We can’t stress it strongly enough: if we want to live up to our self-image as active baby boomers, we have to jump on the social media bandwagon.
Social media is growing, and I, ever so slowly, am growing with it. I reluctantly joined Facebook in 2011. “I have no interest in social media,” I told my friends. Why did I cave? Marketing. The writers I met with, and facilitators from seminars I attended, said my book, Poems on Fruits & Odes to Veggies, needed a Facebook presence. Turns out Poems & Odes couldn’t have a page unless I had one too. We both got pages, and I soon discovered Facebook was fun; much of it anyway. I reconnected with a few old friends from high school. Most of my cousins were on it too. So while the family doesn’t get to see each other as often as we would like, we get to stay connected and hear about proms, graduations, birthdays, and the birth of assorted reptiles. There’s a bunch of stuff I don’t like too, but isn’t that life? I focus on what makes me happy and the other stuff (like 100 pics of someone’s vacation or pro-gun cartoons) I ignore.
In 2012 I published my first novel, This Moment on Amazon for Kindle reading. I needed more marketing, so I created a This Moment Facebook page. I went from zero presence to three pages in three years. Man, my social presence was growing fast. Ha! As time progressed I was connecting with authors, publishers and assorted other people in the book industry. I was getting my name out there, building a platform and having some fun.
Then one day a colleague of mine said, “You really need to be tweeting.” Really? Tweeting? I didn’t know what to tweet or why anyone would be interested. But marketing was a good enough reason to join so I created @judynmclaughlin. I started following others in the book industry and seeing what they tweeted about. It wasn’t complicated. Tweets ranged from everything to nothing. I jumped in with my 140 characters.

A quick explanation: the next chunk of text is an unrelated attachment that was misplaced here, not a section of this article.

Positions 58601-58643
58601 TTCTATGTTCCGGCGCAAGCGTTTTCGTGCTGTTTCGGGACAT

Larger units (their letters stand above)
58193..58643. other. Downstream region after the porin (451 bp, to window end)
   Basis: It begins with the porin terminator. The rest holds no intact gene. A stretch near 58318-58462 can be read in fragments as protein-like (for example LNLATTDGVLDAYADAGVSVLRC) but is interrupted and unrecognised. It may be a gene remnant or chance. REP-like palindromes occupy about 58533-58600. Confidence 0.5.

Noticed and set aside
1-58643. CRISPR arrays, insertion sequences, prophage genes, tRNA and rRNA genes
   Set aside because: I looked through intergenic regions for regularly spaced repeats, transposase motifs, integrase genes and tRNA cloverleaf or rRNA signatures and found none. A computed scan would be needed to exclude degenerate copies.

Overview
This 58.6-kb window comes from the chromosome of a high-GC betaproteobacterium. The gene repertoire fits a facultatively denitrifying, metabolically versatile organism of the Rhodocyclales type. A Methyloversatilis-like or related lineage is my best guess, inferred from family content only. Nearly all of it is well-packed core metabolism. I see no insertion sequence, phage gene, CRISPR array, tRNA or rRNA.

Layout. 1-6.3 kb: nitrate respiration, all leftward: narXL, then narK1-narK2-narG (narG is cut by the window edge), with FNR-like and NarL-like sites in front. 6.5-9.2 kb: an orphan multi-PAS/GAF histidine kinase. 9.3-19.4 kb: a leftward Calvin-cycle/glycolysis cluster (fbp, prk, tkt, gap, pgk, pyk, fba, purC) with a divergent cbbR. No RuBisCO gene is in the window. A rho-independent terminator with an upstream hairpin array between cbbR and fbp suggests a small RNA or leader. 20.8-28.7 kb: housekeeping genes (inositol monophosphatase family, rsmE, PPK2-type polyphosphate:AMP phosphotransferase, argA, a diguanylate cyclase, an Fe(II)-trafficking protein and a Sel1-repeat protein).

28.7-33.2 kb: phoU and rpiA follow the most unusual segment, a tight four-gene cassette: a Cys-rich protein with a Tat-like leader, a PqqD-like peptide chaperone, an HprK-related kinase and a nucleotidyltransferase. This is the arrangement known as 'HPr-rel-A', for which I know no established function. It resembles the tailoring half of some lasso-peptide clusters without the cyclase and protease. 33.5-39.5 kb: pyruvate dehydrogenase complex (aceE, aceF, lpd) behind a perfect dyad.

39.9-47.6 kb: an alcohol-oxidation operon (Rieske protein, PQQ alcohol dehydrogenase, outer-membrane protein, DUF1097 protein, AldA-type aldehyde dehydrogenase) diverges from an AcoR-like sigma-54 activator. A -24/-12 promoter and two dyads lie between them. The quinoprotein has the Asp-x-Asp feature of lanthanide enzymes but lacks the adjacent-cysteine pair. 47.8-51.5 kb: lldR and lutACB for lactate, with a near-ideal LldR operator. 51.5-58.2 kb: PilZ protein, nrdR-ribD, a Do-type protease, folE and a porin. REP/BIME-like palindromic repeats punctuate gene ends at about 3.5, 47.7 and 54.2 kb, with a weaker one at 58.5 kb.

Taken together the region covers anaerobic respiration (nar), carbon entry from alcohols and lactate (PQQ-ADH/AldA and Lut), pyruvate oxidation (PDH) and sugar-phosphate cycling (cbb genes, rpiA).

I try to manage that fine line between annoying self-promoter and glib writer. In my Twitter travels I found two women who tweet beautifully; authors Emma McLaughlin and Nicola Kraus. Together they penned among other books, The Nanny Diaries, Dedication and their soon-to-be-released The First Affair. Their handle? @NannyDiaries. I asked @NannyDiaries how they do it. They said, “Honestly, the self-promoting is uncomfortable. It definitely does not come naturally. We try to recommend reads to followers who have read one of our books and might like another. We are so touched to have connected with fans and other writers and try to keep it to what might interest them. It is a challenge to sell yourself, especially true for women. And for writers to do so in under 140 characters in nearly impossible.” What a relief to know self-promotion is hard for them too!
With a smile on my face I continued our conversation and asked them what they get out of 140 character interactions. “The absolutely best thing about tweeting has been the opportunity it provides to connect directly with our readers and do so in real time.” My friends (and now followers) @NannyDiaries told a story about connecting with a reader who wanted to know what they, the authors, imagined happened to one of their characters at the end of the novel. “It was an awesome conversation,” they said. “It makes our day and keeps us writing. It’s like right, someone’s out there.”
That alone sounds like reason enough to tweet, but I still had reservations. Sure I have connected with big-time writers, agents, book reviewers and publishers. In fact, Simon & Schuster under the handle @SimonBooks and I have real Twitter conversations and answer each other’s Twitter questions. I like the idea of staying fresh in the minds of those I follow, and learning more about their business, yet I don’t want any of these people to think I’m a creepy stalker. And there in lies the question… what is the difference between following and stalking? I often check with one of my teenagers to see if it’s okay to reply to a tweet, favorite it, or begin following. “Yes,” the McLaughlin girls say.
In my day you didn’t let the boy you were crushing know you were following him. Baby Boomers were subtle and stalking was not counted with “likes” or “follows.” I need my Generation Y children, those born in the age of social media, to talk me off the ledge. My children promise me, “People want you to follow them.” (Then I remember how @howiemandel practically begged for followers when he guest hosted on Kelly and Michael). Getting lots of followers seems to be the goal.
Twitter is about responding, connecting, interacting and, ummmm — stalking. (To be very clear, I use the term loosely with no malintent surrounding the following, just an innocent gathering of information). Honestly, stalking or following; it still puzzled me. So I reached out for more answers.